Man's physical universe

xanabras

;

UNIT III

SECTION 7

GEOLOGICAL PROCESSES PRODUCE MANY DIFFERENT

KINDS OF ROCKS

Introduction.

For half a million years or so, early Eolithic man was content with

the improvisation of natural stones for use as hammers or knives.

no longer live in the Stone Age,^ but it is probable that more stone is

being used by modern man than ever before in man's history, because

of the refined tools which we have available for handling rock.

The solid portion of the earth is made up of three classes of rocks:

igneous, sedimentary, and metamorphic.

Igneous rocks were produced by high temperatures; sedimentary

rocks are those which were produced by deposition (by water or wind)

and metamorphic rocks are produced by changes in the above two

types of rocks.

Igneous Rock Was Molten at One Time.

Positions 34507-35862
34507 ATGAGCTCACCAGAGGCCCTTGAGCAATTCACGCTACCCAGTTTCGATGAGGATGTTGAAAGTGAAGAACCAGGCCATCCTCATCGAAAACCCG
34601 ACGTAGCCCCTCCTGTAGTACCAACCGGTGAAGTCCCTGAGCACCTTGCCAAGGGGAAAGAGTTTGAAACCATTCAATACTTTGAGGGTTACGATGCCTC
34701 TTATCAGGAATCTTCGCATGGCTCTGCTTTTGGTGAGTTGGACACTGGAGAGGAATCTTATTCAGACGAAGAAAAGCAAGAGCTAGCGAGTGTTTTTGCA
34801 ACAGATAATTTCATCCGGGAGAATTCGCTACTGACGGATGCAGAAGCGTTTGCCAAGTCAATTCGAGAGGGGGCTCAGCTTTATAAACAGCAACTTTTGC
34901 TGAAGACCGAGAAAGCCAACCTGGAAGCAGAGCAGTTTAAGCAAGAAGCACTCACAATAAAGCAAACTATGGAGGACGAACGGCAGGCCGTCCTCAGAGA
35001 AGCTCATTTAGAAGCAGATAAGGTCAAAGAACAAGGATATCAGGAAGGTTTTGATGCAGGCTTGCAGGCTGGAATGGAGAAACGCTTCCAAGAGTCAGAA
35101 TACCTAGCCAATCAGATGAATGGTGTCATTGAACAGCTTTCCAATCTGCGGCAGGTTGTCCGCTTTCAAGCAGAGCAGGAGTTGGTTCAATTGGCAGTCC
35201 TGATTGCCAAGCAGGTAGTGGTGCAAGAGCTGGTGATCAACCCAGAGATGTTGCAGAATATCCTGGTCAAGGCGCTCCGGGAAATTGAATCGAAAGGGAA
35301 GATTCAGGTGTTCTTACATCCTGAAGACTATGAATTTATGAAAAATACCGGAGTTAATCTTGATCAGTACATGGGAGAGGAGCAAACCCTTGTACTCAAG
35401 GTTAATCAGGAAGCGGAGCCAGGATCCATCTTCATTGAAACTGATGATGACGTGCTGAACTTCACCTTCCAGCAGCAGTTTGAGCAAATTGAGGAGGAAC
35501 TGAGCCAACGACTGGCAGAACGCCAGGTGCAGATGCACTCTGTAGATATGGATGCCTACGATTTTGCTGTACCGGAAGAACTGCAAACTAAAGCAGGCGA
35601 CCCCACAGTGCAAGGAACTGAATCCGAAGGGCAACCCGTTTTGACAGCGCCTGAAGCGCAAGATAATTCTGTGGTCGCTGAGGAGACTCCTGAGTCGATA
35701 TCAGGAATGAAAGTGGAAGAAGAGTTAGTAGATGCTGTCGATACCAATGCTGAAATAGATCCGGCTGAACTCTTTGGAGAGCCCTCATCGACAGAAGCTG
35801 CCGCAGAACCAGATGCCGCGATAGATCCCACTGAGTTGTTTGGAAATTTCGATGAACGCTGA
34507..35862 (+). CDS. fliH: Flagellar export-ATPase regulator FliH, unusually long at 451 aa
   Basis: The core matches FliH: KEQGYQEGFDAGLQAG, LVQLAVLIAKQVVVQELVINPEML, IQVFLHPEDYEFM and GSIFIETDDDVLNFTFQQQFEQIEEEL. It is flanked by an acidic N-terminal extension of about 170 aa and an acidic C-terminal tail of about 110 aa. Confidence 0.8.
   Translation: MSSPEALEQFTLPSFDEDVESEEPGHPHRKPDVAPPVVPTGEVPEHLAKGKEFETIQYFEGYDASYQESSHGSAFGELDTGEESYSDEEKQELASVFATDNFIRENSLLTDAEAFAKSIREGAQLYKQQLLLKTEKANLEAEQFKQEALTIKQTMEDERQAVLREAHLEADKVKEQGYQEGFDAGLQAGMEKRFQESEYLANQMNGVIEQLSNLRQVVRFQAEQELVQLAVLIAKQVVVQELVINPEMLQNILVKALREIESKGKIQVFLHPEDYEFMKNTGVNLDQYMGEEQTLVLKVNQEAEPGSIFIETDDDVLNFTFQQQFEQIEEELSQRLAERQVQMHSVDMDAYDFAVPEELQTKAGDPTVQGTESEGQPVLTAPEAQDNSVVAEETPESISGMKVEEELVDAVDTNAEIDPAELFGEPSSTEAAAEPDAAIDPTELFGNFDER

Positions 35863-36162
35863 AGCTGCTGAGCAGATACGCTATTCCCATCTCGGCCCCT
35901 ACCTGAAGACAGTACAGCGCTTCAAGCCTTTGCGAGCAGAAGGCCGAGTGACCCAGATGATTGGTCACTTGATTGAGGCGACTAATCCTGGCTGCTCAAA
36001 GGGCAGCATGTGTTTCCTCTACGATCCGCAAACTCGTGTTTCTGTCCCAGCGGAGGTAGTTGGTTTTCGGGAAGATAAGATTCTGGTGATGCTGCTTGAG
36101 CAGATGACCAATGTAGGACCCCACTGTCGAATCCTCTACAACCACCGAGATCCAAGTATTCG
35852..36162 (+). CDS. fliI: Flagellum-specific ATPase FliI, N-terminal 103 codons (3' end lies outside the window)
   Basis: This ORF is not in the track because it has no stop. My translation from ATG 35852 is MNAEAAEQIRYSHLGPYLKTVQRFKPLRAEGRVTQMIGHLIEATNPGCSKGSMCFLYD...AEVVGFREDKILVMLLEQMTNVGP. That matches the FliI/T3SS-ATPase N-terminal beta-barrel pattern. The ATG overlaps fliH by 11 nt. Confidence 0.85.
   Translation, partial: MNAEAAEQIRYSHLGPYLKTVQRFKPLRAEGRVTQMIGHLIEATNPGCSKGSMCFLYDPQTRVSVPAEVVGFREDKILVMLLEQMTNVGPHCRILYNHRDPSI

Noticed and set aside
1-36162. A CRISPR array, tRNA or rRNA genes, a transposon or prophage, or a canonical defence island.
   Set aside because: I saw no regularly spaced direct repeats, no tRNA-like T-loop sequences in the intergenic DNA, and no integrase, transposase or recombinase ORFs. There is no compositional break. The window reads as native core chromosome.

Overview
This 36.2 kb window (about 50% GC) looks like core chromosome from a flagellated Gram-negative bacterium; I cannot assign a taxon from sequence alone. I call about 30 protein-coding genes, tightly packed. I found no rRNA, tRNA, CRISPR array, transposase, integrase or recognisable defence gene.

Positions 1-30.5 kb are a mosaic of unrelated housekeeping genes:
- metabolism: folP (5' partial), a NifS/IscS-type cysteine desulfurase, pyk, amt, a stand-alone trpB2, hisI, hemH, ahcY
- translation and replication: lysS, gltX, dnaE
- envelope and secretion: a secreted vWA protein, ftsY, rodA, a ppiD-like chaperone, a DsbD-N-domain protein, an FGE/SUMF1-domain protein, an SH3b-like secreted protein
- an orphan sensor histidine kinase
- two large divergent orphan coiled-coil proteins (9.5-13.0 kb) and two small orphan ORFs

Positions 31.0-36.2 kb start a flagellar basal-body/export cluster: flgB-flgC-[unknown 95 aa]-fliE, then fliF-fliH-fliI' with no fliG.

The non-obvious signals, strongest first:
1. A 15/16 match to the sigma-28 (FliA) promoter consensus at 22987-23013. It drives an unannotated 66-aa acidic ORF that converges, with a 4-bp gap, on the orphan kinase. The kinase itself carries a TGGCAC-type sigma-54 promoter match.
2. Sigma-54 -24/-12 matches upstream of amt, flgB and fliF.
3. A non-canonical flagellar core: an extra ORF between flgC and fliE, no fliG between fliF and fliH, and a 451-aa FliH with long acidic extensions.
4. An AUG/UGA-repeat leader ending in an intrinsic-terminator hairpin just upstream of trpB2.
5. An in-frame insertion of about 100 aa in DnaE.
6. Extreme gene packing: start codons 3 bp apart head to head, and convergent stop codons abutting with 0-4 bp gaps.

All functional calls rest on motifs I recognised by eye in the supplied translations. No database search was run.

Igneous rock was produced by high temperatures. If the earth

was molten at one time, all of this molten rock was the original rock.

Most of the igneous rock of today, however, undoubtedly represents

later forms of rock which were liquefied below the surface and returned

to the surface again by lava flows, volcanic activities, or isostatic

readjustments.

This molten rock, called "magma," generally contains superheated

steam and other gases, whose rapid expansion in a volcanic eruption

causes the magma to spray out into the air, where it cools quickly to

form volcanic dust. When the slower bodies of magma work their way

up through fissures in the rocks, they solidify to form layers of lava

on or beneath the surface.

Pumice is formed by the cooling of the froth produced in the magma

by the rapid expansion of dissolved gases as the result of the lowering

of pressure on reaching the surface. If certain lavas cool quickly,

volcanic glass or "obsidian" is formed, as has been previously mentioned.

Slower cooling produces fine-grained, igneous rocks. The grain

1 Except perhaps mentally and in some places politically.

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